Group pages

Organisers' page

Cooks' page

Artists' page

Actors' page

Presenters' page

This is the area where you create collect resources, record information, planning, discussions and decisions made. It should be creative, colourful and document and complete learning journey. You may include images although remember no images of faces can be uploaded online. To know more about what is expected in your group pages go to assessment 1 and assessment 2 overview where it is explained how these pages will be assessed. Below is an example of how your group page should look like. The example is based on the cooks' page. Note that this example is only a scaffold. What you put in your pages should be more detailed, realistic and have more interactions and creations. This example is what the page should like halfway into week 4 after you have formed your group, know what criteria needs to be covered, collected some resources, collected some Maasai research, and brainstormed or interacted to some extent. Again don't copy this. It is expected your examples will be far richer and more creative. Note that this example also includes materials from the class page such as the mindmap, event criteria and what areas need to be covered. This is to give your group a simple reference or reminder of what you are working towards.

Remember: Use fictional names only

Sample cooks' page

Welcome to the cooks' page
Our Learning Journey

This is our planning and learning portfolio for the 'Funds for pipeline project'unit.
Our group, the cooks' group, will be responsible for catering the event that is raising money
for the WTWT organisation. It is this organisation that is carrying out the pipeline project. This
project is taking place in Tanzanian, Africa, amongst the Maasai tribes. Drought has hit the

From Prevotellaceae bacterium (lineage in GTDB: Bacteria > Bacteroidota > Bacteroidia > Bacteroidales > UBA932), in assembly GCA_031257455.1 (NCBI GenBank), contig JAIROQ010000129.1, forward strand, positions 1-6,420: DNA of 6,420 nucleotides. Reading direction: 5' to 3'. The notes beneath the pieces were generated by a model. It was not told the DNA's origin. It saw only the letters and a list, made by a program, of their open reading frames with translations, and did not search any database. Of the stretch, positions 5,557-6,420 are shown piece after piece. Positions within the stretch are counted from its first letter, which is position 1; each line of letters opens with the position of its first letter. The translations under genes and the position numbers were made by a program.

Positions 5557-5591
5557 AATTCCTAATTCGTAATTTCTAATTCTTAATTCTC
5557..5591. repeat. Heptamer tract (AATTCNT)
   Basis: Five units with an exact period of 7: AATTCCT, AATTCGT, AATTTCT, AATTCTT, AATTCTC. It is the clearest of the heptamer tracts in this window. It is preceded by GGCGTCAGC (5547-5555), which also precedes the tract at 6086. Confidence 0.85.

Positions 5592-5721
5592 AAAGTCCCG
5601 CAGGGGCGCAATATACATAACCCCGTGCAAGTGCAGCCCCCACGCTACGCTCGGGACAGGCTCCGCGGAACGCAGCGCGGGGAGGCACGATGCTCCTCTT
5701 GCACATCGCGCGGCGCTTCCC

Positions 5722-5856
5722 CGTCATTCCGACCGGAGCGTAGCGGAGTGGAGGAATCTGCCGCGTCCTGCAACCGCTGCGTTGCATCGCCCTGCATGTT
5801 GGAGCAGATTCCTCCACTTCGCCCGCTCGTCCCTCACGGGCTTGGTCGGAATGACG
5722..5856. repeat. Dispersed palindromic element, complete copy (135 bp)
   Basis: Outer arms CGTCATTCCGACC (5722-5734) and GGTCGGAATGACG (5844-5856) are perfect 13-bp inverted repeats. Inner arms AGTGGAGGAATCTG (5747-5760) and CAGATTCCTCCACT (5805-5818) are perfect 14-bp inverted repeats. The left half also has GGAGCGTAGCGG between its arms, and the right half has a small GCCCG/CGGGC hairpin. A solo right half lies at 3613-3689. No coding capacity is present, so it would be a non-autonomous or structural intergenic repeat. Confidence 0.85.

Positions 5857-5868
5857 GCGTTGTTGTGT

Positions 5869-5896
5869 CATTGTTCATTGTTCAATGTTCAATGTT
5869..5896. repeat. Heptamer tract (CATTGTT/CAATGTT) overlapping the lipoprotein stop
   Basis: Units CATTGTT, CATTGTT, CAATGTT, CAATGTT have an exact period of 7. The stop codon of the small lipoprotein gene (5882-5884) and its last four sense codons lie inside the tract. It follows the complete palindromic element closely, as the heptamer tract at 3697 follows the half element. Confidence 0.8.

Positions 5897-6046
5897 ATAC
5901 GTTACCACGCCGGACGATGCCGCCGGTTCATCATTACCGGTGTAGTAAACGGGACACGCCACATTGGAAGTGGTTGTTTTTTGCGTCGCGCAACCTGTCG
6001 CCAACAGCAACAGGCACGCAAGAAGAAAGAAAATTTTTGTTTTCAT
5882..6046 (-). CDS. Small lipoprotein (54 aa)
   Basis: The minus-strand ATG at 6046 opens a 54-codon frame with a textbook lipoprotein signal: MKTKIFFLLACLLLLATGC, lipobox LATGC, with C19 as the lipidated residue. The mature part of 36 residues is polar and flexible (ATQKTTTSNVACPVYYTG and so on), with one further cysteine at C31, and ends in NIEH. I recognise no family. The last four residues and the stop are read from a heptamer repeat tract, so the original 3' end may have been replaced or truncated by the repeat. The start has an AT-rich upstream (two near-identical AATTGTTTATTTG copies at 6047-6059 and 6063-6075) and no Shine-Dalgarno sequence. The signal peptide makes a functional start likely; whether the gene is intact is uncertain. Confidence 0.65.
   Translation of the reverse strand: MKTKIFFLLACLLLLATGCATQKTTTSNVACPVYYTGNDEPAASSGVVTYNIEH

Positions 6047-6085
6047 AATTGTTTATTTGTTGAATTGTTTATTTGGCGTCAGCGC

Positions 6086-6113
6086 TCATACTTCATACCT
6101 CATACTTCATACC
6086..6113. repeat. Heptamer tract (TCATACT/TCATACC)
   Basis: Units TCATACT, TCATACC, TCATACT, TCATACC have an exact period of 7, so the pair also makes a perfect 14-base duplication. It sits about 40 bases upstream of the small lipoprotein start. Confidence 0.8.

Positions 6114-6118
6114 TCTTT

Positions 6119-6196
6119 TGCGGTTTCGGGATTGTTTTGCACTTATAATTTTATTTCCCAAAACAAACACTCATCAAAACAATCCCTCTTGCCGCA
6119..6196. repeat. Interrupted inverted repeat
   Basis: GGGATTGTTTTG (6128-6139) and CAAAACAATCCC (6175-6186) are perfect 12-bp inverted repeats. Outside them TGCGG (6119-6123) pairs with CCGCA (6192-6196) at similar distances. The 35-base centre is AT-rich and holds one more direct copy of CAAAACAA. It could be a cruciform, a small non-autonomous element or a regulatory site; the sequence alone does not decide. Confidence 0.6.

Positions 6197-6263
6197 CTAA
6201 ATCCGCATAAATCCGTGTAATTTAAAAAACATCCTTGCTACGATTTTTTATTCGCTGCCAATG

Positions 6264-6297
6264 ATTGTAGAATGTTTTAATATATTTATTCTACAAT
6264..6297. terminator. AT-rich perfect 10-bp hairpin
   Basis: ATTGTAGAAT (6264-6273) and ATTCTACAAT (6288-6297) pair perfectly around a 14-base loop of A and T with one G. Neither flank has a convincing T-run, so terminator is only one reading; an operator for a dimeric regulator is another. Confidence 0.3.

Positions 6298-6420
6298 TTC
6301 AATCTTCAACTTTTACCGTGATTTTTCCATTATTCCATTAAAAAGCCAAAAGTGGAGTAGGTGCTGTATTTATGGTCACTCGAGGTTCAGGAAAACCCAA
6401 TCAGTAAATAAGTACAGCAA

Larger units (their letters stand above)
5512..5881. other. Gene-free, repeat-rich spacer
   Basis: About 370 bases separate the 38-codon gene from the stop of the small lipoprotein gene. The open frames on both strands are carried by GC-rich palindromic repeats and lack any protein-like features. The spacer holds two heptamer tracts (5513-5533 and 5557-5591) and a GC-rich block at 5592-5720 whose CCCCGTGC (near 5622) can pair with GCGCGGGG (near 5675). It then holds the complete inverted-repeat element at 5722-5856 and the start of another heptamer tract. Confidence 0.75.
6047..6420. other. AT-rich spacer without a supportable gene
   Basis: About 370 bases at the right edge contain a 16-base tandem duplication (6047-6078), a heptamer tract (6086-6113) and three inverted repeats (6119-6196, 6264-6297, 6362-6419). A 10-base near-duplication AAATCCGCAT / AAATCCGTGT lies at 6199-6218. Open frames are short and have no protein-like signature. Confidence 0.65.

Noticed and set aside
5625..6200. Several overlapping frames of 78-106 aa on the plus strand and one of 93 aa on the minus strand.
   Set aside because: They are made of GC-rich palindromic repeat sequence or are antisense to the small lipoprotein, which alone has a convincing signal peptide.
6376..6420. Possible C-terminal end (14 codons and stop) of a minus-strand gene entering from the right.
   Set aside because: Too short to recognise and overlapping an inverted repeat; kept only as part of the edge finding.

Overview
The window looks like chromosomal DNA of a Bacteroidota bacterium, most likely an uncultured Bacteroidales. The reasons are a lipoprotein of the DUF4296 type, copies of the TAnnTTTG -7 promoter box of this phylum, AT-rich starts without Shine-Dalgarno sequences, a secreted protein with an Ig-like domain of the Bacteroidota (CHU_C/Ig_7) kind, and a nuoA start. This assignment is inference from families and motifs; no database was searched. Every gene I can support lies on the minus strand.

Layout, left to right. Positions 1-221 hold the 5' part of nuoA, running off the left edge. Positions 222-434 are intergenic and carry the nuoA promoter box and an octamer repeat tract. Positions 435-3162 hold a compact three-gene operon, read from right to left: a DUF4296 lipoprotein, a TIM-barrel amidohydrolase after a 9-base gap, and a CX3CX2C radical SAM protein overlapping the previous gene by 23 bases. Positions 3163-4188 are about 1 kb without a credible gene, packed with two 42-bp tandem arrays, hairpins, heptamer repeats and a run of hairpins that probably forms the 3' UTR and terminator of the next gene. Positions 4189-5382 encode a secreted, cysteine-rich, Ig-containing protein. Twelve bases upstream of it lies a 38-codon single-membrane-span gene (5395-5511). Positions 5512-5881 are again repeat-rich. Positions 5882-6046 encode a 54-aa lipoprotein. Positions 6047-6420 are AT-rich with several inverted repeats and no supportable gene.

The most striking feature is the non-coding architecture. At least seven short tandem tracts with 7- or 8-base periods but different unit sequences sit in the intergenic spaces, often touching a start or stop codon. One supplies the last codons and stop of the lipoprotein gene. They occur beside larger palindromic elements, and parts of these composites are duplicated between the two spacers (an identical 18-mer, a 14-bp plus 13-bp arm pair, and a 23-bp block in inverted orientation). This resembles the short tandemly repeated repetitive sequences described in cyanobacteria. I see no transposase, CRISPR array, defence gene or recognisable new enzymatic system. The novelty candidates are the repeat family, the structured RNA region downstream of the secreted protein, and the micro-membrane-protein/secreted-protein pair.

Ngorongora National Park region. Therefore the local people really need this pipeline to supply
enough water for their daily needs. In this portfolio we have documented our plans, our research,
our discussions, decisons, and other interesting creations leading up to the event. We will explore
in depth the Maasai food, culture and other aspects relating to their daily needs. We want the
audience of this event to get a taste of the culture we will bring to them. Join us on our journey and
enjoy! First, however, we will introduce ourselves.

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Goodmami. (2006, nov 9). African dessert. Retrieved from

This is an African dessert featuring bananas mixed in batter and then deep fried. This dessert can be found worldwide in Indian and Phillipine recipes.

What will the event look like?

This event will held at Woongarra State School in the basketball court. It is to be held on the 12th of June at 11:00 am (Friday). A cultural show will be performed presenting the Maasai's need to the audience. Throughout the performance refreshments will be served and afterwards a full Tanzanian meal is provided. This is accompanied with music, stalls and artefacts to engage audience interest in our project and charity. The audience will include community members who wish to attend. It will cost ten dollars a ticket to attend the show. Plus further donations can be made at the school. Overall the event is a cultural celebration and advocacy to raise awareness amongst our community. Through this show we will provide many cultural decorations, music and artefacts. It will take some planning to set up the court and design how the artefacts and show will be presented. So...

We have decided, as a class, to host an in school fundraising festival!

Avlxyz. (2008, Jan 27). Fruit and veg stall - African village, arts centre lawns. Retrieved from

Mindmap of the 'roles and responsibilities involved'

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We considered all this as a class. Our next job was to develop a criteria for our event. We did this by conferencing online and in class. We talked about what we'd learnt and what aspects of our cultural knowledge we wanted to promote.

Natalia: I suggested we make the event about the environment. Since this issues is an environmental issue we should be appealing to people that way. People these days are very conscious of the environment with Global warming increasing. If the Maasai have enough water they can live on the land and preserve it. If people are very conscious of conserving the environment and cultural heritages then they will give to a cause that supports this.